This article is more than 1 year old
Now even EUROPE is slapping down ICANN in internet power struggle
Governments and registries tool up for next week's meeting
European governments and internet registries have sent a stinging message to the board of domain name overseer ICANN warning it to stop trying to avoid limits on its absolute authority.
At a joint meeting in Brussels of the European Commission's High Level Group on Internet Governance (HLIG) and the Council of European National Top Level Domain Registries (CENTR) on Thursday, the two groups discussed the proposed transition of the critical IANA contract from the US government to ICANN.
An official statement at the end of the meeting makes it plain that both groups are furious at continued efforts by the ICANN Board to undermine proposals that would enable the internet community to fire individual members of the Board, veto the budget, and force reconsideration of certain decisions.
"At a time when the importance of the internet is steadily increasing – at political, social, and economic levels ... it is crucial that the IANA Stewardship Transition process also leads to an improved accountability towards the global internet community," the statement noted before putting the boot in.
"The requirements set forth by the proposals from the CWG and ICG groups [the two community groups working on the IANA transition] can only be met if implemented by credible, enforceable powers in the ultimate interest of all stakeholder groups."
That is a pointed reference to the fact that the Board has proposed its own alternative to the community's "single member" model that would send any disputes to an ICANN-controlled arbitration process, rather than grant the internet community a legal right to force change. That approach has been comprehensively pulled apart by independent lawyers retained by the internet community, who note it would not provide any real enforceability.
The statement continues: "The accountability proposal has gone through the multistakeholder process, it has been legally assessed, and went through two public consultations. The process as outlined by the NTIA was followed and all stakeholders should respect the outcome. The outcome will only have the necessary legitimacy if the bottom-up, consensus-driven process continues to be fully respected."
Or in more plain language: the Board should not try to impose its view at the end of a year-long process.
Computer says no
While Europe has been getting increasingly annoyed with ICANN's self-serving efforts. An attempt by ICANN's chair Steve Crocker to shoot down a watered-down version of the member model also appears to have hardened attitudes by the internet community in the United States.
In an effort to reach a compromise, a key working group member, Steve DelBianco, proposed a week ago that the "member model," which would give the internet community a legal right to enforce changes, be put off. Instead a "designator" model be introduced that would give the internet community many of the powers it wanted (such as firing board members and vetoing the budget).
In addition, a process would be added that would enable the internet community to impose the member model at a later date if the ICANN Board continued to block reform efforts.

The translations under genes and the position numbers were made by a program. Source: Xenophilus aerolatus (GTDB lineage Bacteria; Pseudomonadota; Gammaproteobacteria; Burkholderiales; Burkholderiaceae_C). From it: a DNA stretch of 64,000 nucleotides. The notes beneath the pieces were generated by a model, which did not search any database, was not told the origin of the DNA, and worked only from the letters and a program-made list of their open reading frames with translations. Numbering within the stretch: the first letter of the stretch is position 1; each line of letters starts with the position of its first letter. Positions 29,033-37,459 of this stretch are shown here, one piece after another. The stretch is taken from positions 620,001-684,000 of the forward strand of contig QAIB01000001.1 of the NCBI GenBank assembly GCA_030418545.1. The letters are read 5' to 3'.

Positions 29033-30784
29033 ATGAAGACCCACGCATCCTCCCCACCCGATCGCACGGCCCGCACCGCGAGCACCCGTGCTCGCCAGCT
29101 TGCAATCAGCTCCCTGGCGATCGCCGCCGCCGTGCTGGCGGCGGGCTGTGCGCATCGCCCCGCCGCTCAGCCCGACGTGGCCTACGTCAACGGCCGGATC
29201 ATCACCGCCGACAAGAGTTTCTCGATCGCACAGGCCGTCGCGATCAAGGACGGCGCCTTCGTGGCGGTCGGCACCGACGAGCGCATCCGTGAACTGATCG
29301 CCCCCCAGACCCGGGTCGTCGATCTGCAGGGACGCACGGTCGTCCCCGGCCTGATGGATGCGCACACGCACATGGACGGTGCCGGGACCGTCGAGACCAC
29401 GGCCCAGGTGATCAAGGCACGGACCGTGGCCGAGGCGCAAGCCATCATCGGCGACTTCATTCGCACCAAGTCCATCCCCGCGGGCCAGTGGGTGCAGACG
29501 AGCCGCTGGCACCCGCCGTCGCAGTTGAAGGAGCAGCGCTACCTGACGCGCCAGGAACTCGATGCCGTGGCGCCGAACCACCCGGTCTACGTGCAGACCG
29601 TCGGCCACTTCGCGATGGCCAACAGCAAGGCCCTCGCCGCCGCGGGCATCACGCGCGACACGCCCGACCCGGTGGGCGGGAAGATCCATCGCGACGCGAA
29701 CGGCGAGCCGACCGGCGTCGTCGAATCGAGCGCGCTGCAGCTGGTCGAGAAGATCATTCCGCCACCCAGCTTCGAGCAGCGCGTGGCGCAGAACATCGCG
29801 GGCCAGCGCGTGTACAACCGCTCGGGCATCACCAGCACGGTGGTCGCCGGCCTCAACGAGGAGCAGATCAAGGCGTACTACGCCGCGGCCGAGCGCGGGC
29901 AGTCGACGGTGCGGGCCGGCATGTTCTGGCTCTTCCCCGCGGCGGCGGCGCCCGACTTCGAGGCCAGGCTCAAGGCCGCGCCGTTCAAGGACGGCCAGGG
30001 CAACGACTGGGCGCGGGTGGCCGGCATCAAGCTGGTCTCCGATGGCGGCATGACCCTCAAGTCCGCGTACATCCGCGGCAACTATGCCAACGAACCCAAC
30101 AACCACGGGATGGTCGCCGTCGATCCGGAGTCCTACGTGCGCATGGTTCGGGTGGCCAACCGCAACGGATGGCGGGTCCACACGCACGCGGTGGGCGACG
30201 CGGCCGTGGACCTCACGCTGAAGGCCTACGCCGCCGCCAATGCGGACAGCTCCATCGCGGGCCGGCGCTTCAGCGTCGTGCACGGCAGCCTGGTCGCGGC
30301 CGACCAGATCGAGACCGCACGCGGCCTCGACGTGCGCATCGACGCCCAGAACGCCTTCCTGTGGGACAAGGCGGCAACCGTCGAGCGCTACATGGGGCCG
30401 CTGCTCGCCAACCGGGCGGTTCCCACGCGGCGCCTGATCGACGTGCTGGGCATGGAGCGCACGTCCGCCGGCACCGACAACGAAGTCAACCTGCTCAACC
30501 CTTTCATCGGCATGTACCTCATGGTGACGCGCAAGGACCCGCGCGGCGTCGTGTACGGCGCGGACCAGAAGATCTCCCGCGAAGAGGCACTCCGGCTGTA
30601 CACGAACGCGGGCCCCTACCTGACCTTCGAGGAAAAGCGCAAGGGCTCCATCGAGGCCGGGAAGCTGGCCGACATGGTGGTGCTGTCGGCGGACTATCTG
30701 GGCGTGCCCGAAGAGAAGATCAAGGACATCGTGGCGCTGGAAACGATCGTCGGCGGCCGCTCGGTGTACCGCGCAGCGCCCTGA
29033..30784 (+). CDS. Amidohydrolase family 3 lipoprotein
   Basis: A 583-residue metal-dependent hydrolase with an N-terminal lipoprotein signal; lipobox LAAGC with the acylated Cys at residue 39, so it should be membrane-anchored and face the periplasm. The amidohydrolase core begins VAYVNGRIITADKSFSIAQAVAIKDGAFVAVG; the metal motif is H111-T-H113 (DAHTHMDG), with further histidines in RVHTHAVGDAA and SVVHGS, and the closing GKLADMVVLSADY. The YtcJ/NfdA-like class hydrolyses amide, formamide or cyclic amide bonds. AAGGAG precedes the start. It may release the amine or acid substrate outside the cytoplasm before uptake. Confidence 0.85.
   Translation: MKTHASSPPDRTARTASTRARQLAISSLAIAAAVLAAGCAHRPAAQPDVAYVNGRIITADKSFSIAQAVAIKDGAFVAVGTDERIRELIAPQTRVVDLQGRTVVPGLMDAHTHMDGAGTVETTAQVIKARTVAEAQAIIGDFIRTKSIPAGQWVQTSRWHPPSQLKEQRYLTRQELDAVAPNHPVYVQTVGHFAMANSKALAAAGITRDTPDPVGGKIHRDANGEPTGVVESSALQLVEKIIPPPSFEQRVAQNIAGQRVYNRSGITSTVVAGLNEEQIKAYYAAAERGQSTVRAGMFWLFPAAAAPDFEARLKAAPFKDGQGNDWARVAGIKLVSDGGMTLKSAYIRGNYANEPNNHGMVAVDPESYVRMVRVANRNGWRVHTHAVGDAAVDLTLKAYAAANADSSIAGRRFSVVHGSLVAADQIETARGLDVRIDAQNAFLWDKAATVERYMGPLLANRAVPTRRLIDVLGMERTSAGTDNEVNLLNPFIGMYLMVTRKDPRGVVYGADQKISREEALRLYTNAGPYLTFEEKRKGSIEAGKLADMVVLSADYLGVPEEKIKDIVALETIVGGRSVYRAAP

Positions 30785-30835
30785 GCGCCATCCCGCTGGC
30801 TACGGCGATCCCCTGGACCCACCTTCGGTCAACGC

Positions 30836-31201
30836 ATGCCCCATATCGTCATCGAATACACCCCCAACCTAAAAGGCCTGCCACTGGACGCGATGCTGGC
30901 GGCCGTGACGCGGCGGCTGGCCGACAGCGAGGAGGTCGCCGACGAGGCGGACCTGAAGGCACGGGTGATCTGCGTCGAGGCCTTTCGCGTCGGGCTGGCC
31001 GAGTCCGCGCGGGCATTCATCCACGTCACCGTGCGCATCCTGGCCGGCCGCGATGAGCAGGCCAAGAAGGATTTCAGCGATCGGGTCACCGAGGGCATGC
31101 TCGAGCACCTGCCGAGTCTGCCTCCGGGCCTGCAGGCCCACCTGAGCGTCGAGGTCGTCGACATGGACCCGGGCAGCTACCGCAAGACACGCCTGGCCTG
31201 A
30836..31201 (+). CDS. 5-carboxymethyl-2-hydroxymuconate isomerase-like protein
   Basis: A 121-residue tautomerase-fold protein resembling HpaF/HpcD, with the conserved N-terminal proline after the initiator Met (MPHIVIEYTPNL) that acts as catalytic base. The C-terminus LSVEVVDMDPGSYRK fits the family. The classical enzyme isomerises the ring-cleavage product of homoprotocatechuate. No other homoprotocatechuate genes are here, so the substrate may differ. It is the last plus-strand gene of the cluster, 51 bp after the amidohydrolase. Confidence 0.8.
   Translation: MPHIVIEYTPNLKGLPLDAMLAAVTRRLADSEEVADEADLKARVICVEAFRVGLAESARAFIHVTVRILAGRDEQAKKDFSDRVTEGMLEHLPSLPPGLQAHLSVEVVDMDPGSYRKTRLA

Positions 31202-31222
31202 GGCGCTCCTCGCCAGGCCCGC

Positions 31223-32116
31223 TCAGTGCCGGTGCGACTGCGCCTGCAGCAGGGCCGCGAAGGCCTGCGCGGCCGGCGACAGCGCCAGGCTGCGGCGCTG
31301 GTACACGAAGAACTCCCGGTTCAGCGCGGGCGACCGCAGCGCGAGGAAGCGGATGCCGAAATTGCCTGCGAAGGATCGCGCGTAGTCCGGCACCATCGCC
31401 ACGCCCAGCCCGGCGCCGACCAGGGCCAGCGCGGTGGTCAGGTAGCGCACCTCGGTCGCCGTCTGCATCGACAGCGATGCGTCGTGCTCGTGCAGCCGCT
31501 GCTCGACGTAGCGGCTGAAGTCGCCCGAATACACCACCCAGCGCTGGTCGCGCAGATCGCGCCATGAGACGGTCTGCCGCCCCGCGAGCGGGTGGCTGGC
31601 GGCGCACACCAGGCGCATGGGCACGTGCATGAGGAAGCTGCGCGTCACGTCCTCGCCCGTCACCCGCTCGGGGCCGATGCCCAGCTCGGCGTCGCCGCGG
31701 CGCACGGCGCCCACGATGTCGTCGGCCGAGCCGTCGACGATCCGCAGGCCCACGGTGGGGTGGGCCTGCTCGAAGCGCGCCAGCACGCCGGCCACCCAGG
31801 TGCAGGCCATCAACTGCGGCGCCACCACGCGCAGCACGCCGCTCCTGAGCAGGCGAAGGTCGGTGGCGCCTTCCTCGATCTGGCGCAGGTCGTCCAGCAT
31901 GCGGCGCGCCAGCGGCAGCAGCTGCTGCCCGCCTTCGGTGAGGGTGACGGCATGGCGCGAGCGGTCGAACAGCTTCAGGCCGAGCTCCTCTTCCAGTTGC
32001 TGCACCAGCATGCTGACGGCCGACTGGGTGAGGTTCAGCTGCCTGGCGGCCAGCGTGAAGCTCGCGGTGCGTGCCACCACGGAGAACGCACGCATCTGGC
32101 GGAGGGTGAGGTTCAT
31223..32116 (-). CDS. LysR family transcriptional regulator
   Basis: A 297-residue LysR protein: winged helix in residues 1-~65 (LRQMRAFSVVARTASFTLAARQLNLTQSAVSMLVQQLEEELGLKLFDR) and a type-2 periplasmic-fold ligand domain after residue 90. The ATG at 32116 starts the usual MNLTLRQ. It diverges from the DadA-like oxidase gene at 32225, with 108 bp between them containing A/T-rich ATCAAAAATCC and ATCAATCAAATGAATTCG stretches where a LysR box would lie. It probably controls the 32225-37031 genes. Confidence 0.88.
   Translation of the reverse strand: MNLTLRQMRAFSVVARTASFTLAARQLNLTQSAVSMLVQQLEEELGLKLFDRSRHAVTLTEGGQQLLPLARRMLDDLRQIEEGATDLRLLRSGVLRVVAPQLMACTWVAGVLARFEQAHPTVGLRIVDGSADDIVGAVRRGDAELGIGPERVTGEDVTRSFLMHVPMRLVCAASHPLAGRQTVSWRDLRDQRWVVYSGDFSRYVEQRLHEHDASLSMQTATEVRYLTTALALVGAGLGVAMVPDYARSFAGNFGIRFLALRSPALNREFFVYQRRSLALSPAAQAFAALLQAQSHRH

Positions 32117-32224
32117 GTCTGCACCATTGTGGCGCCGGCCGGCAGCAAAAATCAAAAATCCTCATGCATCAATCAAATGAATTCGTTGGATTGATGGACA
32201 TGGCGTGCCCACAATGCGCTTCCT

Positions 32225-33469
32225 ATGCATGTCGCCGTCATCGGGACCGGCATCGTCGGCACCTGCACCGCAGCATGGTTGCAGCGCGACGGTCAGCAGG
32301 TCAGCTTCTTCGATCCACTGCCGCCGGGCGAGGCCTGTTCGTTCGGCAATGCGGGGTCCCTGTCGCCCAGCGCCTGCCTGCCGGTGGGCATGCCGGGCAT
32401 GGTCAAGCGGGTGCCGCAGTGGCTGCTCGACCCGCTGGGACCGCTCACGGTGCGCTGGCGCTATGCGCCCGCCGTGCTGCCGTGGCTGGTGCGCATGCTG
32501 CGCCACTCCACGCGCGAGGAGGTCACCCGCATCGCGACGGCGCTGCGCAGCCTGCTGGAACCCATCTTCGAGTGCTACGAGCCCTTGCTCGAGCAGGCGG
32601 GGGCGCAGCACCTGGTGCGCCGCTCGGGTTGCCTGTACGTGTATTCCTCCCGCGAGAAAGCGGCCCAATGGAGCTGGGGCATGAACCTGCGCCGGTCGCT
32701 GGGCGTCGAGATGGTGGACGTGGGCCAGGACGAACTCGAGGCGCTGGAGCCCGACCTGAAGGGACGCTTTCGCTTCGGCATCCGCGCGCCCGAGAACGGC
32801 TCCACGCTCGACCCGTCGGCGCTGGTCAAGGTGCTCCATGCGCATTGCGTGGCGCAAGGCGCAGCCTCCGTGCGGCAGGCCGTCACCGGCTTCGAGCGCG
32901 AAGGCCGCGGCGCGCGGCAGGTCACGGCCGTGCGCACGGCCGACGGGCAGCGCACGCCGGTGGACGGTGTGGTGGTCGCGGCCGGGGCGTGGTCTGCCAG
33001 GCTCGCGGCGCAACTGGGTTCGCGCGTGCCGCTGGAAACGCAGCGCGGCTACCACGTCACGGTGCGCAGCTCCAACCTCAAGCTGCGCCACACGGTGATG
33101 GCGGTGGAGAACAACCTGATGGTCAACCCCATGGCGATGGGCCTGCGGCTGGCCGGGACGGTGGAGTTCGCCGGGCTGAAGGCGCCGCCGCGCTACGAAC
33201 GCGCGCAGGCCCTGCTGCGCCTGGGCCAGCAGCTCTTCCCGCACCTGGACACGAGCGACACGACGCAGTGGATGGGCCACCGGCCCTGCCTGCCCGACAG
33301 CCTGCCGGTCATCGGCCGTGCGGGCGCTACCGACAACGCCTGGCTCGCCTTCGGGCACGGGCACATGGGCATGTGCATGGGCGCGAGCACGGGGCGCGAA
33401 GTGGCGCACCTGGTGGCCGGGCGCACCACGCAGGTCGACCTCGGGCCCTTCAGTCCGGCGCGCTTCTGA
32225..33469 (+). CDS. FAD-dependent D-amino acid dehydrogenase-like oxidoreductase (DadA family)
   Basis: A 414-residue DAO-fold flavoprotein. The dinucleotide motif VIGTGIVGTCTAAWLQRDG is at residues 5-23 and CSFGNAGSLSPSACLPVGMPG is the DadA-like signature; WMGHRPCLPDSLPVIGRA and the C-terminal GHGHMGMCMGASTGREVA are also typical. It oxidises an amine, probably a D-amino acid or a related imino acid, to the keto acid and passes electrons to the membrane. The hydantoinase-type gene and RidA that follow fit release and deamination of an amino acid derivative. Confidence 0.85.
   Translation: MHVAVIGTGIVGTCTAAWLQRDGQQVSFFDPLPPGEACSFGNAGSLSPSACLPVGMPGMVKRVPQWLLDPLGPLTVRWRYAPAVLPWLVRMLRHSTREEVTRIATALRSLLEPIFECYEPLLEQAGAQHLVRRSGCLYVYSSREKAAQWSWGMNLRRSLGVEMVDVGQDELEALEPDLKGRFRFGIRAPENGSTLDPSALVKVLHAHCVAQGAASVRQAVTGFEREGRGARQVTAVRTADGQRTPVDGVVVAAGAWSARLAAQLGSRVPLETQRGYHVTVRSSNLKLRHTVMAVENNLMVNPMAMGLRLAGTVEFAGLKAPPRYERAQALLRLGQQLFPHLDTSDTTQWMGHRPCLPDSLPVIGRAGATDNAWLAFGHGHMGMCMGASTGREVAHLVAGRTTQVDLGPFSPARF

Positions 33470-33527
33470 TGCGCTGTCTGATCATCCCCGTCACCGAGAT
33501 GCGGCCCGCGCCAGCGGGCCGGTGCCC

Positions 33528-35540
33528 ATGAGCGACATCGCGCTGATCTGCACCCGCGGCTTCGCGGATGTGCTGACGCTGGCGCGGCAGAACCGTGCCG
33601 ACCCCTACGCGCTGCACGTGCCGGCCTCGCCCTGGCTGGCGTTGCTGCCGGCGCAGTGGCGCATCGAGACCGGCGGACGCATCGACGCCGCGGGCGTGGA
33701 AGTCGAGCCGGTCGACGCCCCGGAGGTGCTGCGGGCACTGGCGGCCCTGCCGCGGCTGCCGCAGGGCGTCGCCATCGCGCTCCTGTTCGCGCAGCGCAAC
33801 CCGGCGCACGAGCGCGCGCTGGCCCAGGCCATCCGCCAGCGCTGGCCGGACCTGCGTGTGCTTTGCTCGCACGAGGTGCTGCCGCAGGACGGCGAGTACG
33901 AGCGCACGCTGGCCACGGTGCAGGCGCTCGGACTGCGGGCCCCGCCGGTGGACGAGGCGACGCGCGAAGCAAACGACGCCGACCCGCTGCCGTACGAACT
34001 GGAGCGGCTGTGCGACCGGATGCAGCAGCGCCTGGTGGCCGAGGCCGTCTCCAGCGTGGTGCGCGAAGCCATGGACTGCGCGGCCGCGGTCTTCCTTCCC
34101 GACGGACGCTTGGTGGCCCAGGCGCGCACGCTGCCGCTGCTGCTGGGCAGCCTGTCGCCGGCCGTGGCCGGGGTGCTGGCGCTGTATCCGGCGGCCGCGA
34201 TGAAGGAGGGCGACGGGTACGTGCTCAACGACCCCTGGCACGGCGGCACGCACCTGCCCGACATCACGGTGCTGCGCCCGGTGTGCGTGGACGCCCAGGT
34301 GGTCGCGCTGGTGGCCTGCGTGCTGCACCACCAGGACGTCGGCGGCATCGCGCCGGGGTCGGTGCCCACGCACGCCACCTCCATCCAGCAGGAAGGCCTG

That compromise was eagerly seized on by ICANN Board members, who saw it as an opportunity to avoid legal constraints on their powers. But then, in an effort to further reduce the community's enforcement powers, chair Crocker said that he would not accept the weaker "designator" model either.
Crocker then argued that the ICANN community – which elects the board – was not sufficiently representative of the broader internet community to be given veto rights over the Board, causing some to question where the board then felt its legitimacy came from.
Adding to the sense that ICANN the corporation was inadvertently making the case for why it needed to be constrained, a slide from a meeting held between the groups' co-chairs and the ICANN Board argued that if the internet community did not reach agreement with the board, they risked destroying the entire organization and handing over control of the internet to the United Nations.
It was a step too far, and far from putting pressure on the internet community to act, the clumsy approach has been mocked by working group members.
So, what now?
We spoke to key member Steve DelBianco about where he felt the process could go from here. He told us: "The selection of the member model was only ever the means to get some kind of enforceability over the new community powers; there is some flexibility over the model itself."
Given the board's resistance to the member model, he feels that a "somewhat less enforceable" approach could work, so long as it contained safeguards that would enable the community to impose the member model later if ICANN failed to stand by its statements.
But, we asked him, why would the internet community expect anything different from the ICANN Board in future if it is not prepared to accept the member model now with the prize of the IANA contract on the line?
He outlined the path that he sees: "If in future the community decides it needs the member model and the board resists, then the community can use its powers to spill the board. And then the community can make it a pre-condition for any new board members that they approve the membership model."
That may seem like a long-winded and complicated way to get ICANN to finally address a slew of problems that the organization had consistently failed to deal with over a decade. But faced with the obvious anger from European governments and internet registries in their statement today, it may be something that the ICANN Board grabs with both hands at its upcoming meeting in Dublin next week. ®